OXON HILL, Md. — Five people have been found dead of suspected carbon monoxide poisoning at a home in a Washington suburb, authorities said Tuesday.
Two of the dead were found around 10:45 a.m. Tuesday by a relative who showed up at the home to check on their welfare, said Mark Brady, a fire department spokesman in Maryland’s Prince George’s County.
The other three were found soon after by firefighters who measured levels of carbon monoxide so high as to lead to death within mere hours, Brady said.
A dog also was removed from the home on oxygen support.
The victims, all adults who lived in the one-story brick home in the suburb of Oxon Hill, are a husband, a wife, her sister and two boarders. Neighbors had last seen them Monday evening. At least some of them were originally from El Salvador.
Officials identified the victims as: Oscar Chavez, 57; his wife, Sonia Chavez, 54; her sister, Nora N. Leiva, 57, of Chicago; Francisco Javier Gomez Segovia of Fairfax, Va., 33, and Nelson Enrique Landaverde Alas, 44.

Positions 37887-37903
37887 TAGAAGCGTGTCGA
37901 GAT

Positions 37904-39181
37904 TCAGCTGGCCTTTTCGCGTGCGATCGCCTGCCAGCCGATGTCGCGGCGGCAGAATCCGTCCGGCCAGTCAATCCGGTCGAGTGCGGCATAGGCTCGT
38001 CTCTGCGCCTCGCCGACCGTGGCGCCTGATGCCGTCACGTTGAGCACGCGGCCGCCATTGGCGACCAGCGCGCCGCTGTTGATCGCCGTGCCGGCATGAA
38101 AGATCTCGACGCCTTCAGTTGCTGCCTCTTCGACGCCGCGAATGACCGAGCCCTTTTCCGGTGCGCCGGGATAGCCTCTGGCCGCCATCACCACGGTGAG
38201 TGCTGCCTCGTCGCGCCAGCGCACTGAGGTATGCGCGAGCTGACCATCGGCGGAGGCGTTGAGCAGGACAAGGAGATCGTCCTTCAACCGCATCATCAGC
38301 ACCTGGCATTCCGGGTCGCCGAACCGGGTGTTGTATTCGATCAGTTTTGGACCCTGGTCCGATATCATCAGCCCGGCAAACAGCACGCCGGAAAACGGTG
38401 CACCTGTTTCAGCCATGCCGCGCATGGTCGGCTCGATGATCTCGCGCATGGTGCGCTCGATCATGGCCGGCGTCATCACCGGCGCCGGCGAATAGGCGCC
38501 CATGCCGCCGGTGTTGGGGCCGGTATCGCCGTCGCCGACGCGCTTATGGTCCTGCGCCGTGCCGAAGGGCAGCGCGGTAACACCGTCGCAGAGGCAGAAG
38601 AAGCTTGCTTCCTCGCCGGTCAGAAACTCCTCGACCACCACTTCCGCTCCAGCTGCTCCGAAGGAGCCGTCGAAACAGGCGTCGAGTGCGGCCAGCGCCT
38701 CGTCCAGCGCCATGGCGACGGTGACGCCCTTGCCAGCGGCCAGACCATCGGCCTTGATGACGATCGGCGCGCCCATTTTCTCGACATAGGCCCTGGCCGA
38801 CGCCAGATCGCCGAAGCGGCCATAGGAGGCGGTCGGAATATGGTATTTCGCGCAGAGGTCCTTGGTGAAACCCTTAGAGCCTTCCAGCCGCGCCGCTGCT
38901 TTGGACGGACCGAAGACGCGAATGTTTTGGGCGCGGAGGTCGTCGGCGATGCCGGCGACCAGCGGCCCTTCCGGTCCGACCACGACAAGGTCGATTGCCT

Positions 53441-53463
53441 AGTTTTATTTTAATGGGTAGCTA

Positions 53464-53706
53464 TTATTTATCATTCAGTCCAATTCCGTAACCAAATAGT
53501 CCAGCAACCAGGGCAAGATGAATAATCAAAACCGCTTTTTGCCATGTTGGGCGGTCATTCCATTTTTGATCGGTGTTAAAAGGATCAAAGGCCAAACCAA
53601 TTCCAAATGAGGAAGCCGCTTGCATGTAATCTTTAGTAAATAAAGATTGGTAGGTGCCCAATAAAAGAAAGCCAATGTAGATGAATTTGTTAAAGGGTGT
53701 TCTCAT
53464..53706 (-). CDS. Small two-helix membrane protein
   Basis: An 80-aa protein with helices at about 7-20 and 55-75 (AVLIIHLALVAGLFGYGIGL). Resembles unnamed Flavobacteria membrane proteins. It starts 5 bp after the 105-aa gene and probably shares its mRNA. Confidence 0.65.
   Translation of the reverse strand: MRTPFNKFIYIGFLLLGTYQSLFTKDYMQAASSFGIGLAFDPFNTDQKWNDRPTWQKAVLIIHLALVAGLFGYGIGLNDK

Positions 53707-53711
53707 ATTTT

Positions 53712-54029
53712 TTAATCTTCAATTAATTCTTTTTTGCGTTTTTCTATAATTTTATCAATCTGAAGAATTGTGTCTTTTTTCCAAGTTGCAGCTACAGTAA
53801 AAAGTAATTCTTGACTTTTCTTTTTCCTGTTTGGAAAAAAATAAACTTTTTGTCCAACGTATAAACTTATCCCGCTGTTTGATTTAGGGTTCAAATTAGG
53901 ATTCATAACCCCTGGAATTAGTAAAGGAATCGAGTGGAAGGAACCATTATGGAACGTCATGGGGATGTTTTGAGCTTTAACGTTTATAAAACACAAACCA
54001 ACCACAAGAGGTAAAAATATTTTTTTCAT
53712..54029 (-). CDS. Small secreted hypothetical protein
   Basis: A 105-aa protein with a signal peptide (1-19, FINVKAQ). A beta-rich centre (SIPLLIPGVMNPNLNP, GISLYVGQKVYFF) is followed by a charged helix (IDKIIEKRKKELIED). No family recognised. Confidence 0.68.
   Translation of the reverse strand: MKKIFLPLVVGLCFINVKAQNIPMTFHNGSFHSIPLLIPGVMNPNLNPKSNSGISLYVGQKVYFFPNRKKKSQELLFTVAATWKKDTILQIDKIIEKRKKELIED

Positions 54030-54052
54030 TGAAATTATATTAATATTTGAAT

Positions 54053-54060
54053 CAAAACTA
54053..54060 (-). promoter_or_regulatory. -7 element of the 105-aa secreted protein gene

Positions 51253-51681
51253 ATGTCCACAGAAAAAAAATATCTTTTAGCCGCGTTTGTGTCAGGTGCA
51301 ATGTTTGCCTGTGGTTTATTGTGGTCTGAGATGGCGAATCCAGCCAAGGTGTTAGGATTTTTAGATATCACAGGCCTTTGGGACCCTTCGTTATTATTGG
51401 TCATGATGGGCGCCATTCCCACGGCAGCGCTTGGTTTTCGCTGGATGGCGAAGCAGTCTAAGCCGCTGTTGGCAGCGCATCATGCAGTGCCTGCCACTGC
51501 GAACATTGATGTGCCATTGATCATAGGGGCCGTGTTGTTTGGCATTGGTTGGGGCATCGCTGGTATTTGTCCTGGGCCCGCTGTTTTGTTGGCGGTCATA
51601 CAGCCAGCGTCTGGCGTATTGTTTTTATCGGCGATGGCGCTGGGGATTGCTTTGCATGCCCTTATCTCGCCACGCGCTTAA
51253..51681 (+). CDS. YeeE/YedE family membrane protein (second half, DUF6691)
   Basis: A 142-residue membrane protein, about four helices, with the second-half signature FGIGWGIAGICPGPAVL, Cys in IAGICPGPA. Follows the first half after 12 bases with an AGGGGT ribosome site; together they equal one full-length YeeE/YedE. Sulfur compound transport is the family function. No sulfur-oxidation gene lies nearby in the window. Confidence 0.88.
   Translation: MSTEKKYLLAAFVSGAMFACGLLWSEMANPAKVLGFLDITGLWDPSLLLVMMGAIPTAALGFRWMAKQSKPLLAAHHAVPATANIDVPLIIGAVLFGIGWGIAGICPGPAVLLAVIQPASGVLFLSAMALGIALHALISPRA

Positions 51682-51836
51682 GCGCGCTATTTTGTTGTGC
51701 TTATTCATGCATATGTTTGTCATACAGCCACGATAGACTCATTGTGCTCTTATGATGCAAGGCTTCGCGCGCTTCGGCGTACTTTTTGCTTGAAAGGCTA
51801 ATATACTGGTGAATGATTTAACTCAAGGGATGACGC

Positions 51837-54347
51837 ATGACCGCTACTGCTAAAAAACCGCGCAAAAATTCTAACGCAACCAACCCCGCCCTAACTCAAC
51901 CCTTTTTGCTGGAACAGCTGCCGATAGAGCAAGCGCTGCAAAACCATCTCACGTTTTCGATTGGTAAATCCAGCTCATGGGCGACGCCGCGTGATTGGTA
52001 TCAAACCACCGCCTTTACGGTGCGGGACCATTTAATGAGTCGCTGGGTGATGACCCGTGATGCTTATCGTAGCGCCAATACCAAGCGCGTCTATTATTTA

Authorities said the investigation was centering on a broken exhaust pipe that showed signs of significant wear and tear, including holes that appeared capable of letting unhealthy levels of carbon monoxide seep back into the home instead of ventilating it back into the atmosphere.
A recent cold snap might have accounted for the furnace being operational, Brady said.
Firefighters detected extraordinarily high levels of carbon monoxide in the home, Brady added. A normal carbon monoxide reading is 0 to 5 parts per million and the reading taken at the home measured as high as 550 parts per million.
No carbon monoxide detector was found at the house, the only way to be alerted to the odorless gas.
“Someone exposed to CO at that high a level could succumb probably within a couple of hours,” Brady said.
The home, was built in 1955 and purchased by the woman in 2010. Oscar Chavez’s son told reporters that he found the bodies after arriving at the couple’s home Tuesday.
Source: Eric Tucker, Associated Press